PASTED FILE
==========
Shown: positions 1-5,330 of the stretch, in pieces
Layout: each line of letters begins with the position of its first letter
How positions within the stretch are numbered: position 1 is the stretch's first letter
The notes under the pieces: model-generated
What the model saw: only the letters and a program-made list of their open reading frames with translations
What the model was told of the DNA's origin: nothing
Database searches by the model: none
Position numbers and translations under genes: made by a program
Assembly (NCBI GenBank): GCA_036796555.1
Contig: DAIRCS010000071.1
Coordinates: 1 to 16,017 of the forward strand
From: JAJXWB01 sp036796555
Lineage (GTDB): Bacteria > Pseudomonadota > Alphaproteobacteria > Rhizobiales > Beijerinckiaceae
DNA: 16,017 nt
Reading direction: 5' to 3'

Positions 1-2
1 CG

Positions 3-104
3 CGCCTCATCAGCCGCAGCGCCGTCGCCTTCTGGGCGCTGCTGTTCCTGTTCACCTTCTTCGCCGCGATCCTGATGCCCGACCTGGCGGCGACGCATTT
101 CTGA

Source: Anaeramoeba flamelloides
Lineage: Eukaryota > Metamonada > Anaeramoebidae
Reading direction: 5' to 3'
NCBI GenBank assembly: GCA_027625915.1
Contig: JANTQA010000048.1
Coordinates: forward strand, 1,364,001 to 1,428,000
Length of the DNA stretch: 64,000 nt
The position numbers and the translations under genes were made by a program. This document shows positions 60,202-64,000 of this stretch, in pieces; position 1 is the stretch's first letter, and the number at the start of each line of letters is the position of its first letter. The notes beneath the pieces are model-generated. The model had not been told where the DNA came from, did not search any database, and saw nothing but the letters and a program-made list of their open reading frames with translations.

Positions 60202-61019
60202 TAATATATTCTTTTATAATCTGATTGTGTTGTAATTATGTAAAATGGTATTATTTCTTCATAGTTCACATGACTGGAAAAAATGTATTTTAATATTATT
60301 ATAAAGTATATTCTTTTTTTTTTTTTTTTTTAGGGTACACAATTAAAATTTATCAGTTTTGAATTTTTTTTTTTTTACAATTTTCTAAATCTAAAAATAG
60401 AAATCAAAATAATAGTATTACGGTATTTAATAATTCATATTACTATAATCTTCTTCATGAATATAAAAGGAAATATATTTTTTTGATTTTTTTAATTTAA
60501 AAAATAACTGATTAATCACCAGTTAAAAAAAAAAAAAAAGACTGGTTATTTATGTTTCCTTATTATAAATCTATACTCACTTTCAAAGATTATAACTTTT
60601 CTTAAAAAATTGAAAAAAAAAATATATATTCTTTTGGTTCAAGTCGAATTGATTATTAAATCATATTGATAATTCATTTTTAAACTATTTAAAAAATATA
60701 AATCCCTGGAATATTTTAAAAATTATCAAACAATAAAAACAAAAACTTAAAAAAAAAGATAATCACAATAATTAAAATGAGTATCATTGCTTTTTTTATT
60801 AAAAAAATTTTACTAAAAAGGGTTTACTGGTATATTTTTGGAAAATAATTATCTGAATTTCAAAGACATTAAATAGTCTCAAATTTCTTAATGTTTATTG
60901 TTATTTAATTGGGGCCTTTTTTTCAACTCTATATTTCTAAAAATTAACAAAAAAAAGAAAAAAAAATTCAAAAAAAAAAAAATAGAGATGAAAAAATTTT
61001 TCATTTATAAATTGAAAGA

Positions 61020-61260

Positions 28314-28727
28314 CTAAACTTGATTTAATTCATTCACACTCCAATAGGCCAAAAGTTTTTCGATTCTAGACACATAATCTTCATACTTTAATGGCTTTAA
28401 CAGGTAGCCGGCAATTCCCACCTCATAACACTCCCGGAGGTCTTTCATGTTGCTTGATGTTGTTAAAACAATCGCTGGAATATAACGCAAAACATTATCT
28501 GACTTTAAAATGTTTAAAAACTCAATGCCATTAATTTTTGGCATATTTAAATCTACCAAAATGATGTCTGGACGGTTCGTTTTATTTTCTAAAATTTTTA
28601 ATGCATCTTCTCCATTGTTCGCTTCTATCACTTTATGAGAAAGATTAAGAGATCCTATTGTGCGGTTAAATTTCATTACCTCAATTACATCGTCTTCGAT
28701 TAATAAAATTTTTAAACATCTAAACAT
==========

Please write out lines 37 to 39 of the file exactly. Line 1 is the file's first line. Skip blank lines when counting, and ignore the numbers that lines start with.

60901 TTATTTAATTGGGGCCTTTTTTTCAACTCTATATTTCTAAAAATTAACAAAAAAAAGAAAAAAAAATTCAAAAAAAAAAAAATAGAGATGAAAAAATTTT
61001 TCATTTATAAATTGAAAGA

Positions 61020-61260